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PERFORMANCE


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MAKE THE MOST OF YOUR BODY!


whippet types. My friend, however, says her G-cup boobs do her no favours when she’s pounding the streets and asks how she can possibly be an amazing runner when every pace brings a self-inflicted blow to the face? Others say just gaining half a stone halts their running and it’s a vicious circle – they’re too “fat to run” so they “just run to fat”. Have you used your body shape to explain your running? It’s a natural assumption that to be a


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good runner you need an athletic shape – tall and slender with very little fat, a typical ectomorph body type. John Penny, general manager at the


Reebok Sports Club in Canary Wharf, London, says: “Ectomorphs tend to be the best runners because they generally carry less body fat and because of that, they develop cardiovascular fitness more easily. They have slim legs and arms and can stimulate sufficient strength to run.” If that’s the case, should the other body shapes, endomorphs (stocky, muscular build) and mesomorphs (larger structures with a tendency to gain fat), give up on their running dreams? Not at all, says John, who believes anyone can run, and excel at it, as long as they train correctly, with their shape in mind. “If you are heavy or overweight, you need to be more cautious because you will have increased stress on your joints, and you’re more at risk of injury,” explains John. “If your BMI is too low, and you’re too thin, you’re at risk of damaging joints and deteriorating muscles.” According to sports therapist Ed Pratt


24 ■ RUNNING FREE


or me, it’s my short terrier-like legs that have to work twice as fast to keep up with those long-legged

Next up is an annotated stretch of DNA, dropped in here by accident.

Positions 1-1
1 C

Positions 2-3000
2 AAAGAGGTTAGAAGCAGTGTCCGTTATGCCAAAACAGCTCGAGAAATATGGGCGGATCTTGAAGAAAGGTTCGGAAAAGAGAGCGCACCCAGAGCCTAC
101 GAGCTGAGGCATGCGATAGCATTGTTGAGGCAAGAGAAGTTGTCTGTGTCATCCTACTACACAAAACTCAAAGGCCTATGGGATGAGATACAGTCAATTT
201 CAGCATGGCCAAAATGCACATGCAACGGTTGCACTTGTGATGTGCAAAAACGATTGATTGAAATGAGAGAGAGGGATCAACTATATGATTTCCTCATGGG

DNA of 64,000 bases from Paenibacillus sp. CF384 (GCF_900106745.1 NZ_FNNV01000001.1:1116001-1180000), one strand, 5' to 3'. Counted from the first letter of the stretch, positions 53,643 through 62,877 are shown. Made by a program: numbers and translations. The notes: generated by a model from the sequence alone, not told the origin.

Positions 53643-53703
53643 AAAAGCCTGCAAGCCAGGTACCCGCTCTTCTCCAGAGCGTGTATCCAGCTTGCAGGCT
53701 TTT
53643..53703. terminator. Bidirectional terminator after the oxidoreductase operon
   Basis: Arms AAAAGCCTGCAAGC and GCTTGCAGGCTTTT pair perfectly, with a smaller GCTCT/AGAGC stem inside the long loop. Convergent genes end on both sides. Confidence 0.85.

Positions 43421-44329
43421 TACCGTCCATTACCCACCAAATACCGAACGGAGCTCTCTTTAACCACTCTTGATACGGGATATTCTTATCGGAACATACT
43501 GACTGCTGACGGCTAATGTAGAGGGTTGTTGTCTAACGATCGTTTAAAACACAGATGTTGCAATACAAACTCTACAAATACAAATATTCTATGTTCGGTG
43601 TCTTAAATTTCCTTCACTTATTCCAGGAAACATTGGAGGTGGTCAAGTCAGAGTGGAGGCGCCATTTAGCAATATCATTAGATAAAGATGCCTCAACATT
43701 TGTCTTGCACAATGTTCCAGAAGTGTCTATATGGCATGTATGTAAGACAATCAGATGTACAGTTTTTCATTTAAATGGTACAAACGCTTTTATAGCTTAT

Elites are all skinny... is there any hope for the rest of us? Make the most of your shape and get the running results you dream of (and the figure!). By Christine Fieldhouse


(www.edprattsportstherapy.com) the stereotyping of body shapes is too general and we can develop our running, whatever our shape. “We need to account for dimensions


and ratios between arms and legs, and we can often be a mixture of these types anyway,” explains Ed, who runs clinics throughout North Yorkshire. “A good runner needs a strong core and a healthy weight and they can work from there. “The key is to plan training with your


strengths and weaknesses in mind. If someone is overweight they should start by walking, and gradually increase their pace until they can run. Build up gradually to stay injury-free.” To build strong legs and boost


cardiovascular fitness, Ed recommends working on endurance by increasing the intensity of workouts. Try hill-work, or intervals, for example, one minute sprinting and one minute gentle jogging. Meanwhile, John advocates getting to


the gym and getting in shape to run by working the core muscles (the abdominals and lower back), and the legs with leg presses, lunges, leg extensions and calf raises. Another body shape issue for women can be the problem of big boobs. But there are now a variety of sports bras for all shapes and sizes on the market. Our testers recently tried out a Thuasne Too Skin Bra (see product of the month) and an Anita Rosa Faia Bra and found both had a high level of support. Anna Prince, a spokesperson for


Bravissimo, explains: “There are no muscles in your boobs and without a good sports bra, they will bounce and


cause discomfort during exercise. “This is not only uncomfortable but it can lead to breasts having less uplift in the long run. Women with bigger boobs need extra support when they exercise. “Sports bras work by compressing the


bust close to the rib cage for minimum movement and a good sports bra should be made of a comfortable, absorbent fabric, with fairly rigid straps to minimise bounce. The underband should be firm around your body to prevent it from riding up your back.” With up-to-date advice and equipment, it seems we can no longer play the blame game when we turn in a less-than-good performance. Whether you have short legs, a large bottom or extra long arms, do the right training and you’ll run rings round the rest.


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Thuasne Tooskin Running demands freedom of movement and ‘seamingly invisible’ support, so look no


further than the brand new Thausne Too Skin – a super-light, but supportive seamless bra. Meryl/ Lycra® wicks away moisture preventing chafing. Available in black, white and beige, it costs £45. The seamless pants mean you can say goodbye to VPL and of course they’re comfortable and keep the sweat at bay. Pants, £23.95. Both from www.1000mile. co.uk, 01923 242233.


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